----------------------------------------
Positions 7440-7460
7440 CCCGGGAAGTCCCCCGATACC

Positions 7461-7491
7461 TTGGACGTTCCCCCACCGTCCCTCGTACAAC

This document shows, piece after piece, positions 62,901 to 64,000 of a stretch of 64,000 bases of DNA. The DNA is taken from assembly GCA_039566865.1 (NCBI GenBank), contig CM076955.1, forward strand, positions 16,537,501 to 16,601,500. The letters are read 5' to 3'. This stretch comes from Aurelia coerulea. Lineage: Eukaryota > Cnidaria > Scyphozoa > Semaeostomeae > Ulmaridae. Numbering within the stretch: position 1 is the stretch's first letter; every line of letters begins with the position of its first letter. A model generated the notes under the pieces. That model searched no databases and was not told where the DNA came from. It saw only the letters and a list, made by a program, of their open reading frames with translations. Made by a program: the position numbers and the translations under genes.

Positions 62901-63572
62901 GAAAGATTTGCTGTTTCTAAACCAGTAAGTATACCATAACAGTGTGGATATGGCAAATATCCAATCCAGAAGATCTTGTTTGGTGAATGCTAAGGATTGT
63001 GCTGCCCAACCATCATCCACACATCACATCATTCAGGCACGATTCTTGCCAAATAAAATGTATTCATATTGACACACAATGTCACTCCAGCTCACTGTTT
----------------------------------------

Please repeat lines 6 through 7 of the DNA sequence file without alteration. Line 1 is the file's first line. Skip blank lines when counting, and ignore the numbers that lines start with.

Positions 62901-63572
62901 GAAAGATTTGCTGTTTCTAAACCAGTAAGTATACCATAACAGTGTGGATATGGCAAATATCCAATCCAGAAGATCTTGTTTGGTGAATGCTAAGGATTGT